A typical 15 minute news reel from the earliest extant footage in the WBAP archive contains coverage reminiscent of what today might be called “hyperlocal” news. College and high school sports, meetings of fraternal and service organizations and city council meetings were events commonly included in news coverage. Public interest stories were covered as well– one memorable segment from 1951 included dramatic footage of a horse being lifted from an abandoned well. (The horse, named Major, was returned to pasture unharmed.) Although news coverage may have focused on local news events, it would be a mistake to assume that this coverage has no larger significance. In the decade following World War II the Dallas/Fort Worth metroplex experienced tremendous population growth fueled by the thousands of jobs available in the area. This growth however, also placed strain on many of the communities in the Dallas/Fort Worth area who suddenly felt the approach of “big city problems” into their small town lives. Secondly, as one of the largest metropolitan areas in the county, the experiences of people here are a microcosm of the issues which faced the nation at large including civil rights struggles of the 1950’s.This news segment from 1956, which features a story on the integration of an all-white Fort Worth neighborhood, is an example of the significant footage included in the collection.

[News Clip: Ft. Woth City Council ; No Negroes Enroll at Wichita Falls] on The Portal to Texas History.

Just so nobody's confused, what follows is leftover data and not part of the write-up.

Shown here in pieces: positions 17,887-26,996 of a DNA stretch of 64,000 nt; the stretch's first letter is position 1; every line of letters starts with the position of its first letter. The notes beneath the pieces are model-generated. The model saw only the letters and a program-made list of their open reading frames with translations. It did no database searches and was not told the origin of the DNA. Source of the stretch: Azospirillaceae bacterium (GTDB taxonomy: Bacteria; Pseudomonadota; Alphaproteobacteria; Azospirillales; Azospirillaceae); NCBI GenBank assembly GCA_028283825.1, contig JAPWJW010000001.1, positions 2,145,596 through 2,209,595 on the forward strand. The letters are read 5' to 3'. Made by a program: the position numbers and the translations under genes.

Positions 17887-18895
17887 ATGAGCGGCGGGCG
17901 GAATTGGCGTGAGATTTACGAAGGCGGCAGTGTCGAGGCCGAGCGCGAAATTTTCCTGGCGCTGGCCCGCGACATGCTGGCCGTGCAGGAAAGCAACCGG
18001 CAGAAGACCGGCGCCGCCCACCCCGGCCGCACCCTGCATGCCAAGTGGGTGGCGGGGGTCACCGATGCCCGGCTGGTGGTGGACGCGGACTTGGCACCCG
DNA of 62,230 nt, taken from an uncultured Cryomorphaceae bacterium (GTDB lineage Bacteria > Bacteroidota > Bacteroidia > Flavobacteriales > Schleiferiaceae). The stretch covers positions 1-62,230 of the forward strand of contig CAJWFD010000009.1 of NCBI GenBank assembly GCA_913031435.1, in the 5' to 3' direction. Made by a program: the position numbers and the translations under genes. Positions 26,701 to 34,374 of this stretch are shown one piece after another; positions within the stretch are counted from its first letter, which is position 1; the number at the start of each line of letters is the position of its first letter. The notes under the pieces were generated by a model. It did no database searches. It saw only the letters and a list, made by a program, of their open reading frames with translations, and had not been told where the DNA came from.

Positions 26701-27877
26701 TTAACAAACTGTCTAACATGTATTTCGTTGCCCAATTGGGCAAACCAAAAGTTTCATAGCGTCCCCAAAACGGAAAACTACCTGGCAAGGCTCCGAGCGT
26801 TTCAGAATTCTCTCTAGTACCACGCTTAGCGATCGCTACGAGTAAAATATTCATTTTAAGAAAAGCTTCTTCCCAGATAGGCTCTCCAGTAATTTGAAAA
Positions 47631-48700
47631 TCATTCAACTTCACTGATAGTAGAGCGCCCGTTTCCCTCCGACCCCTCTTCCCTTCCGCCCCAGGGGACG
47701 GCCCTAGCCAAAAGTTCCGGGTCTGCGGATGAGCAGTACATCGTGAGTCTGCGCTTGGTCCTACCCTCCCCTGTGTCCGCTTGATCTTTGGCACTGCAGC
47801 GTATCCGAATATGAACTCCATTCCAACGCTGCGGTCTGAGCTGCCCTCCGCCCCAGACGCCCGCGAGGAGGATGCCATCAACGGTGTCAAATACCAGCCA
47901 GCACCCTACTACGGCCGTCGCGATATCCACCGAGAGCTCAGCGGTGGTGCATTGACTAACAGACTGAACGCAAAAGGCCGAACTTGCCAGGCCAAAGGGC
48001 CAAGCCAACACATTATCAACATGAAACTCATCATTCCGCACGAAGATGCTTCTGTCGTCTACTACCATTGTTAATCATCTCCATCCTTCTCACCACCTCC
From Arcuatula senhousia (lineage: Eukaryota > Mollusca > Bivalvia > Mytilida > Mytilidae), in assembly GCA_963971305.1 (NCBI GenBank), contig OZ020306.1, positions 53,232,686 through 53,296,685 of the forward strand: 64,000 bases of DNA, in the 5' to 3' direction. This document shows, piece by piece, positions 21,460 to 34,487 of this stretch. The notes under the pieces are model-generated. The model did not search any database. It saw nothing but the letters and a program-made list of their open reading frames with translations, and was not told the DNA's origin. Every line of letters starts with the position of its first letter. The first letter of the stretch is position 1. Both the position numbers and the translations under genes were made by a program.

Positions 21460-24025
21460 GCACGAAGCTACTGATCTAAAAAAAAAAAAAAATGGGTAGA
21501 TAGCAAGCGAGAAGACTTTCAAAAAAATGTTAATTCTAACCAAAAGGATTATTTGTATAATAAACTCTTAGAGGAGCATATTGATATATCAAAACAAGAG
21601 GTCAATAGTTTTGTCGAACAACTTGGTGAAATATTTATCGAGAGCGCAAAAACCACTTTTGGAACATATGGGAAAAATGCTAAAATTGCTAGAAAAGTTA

Posted by & filed under 1970s.

In 1978, the Vann family invited KXAS reporter Bobbie Wygant into their Denton home to view their four Christmas trees with decorations inspired by the writings of Charles Dickens.The story aired on Christmas Day 1978.

Dr. J. Don Vann, a noted Dickens scholar who is active in Dickens fan communities, taught in the University of North Texas English department for over 30 years. In 1987, Dr. Vann and his wife Dolores founded a Denton branch of the Dickens Fellowship, an organization that began in London in 1902. Today there are forty-seven Dickens Fellowship branches in ten countries. After he retired from UNT, Dr. Vann and Dolores established the Vann Victorian Endowment to support the purchase of Victorian literature by UNT Special Collections. Over the years the Vanns have made many generous gifts to UNT Special Collections from their personal collection of Dickens works, as well as other Victorian-era authors. UNT Special Collections exhibited materials from the Vann Victorian Collection in Fall 2014. Some of the books seen in this video are now part of the Vann Victorian collection at UNT!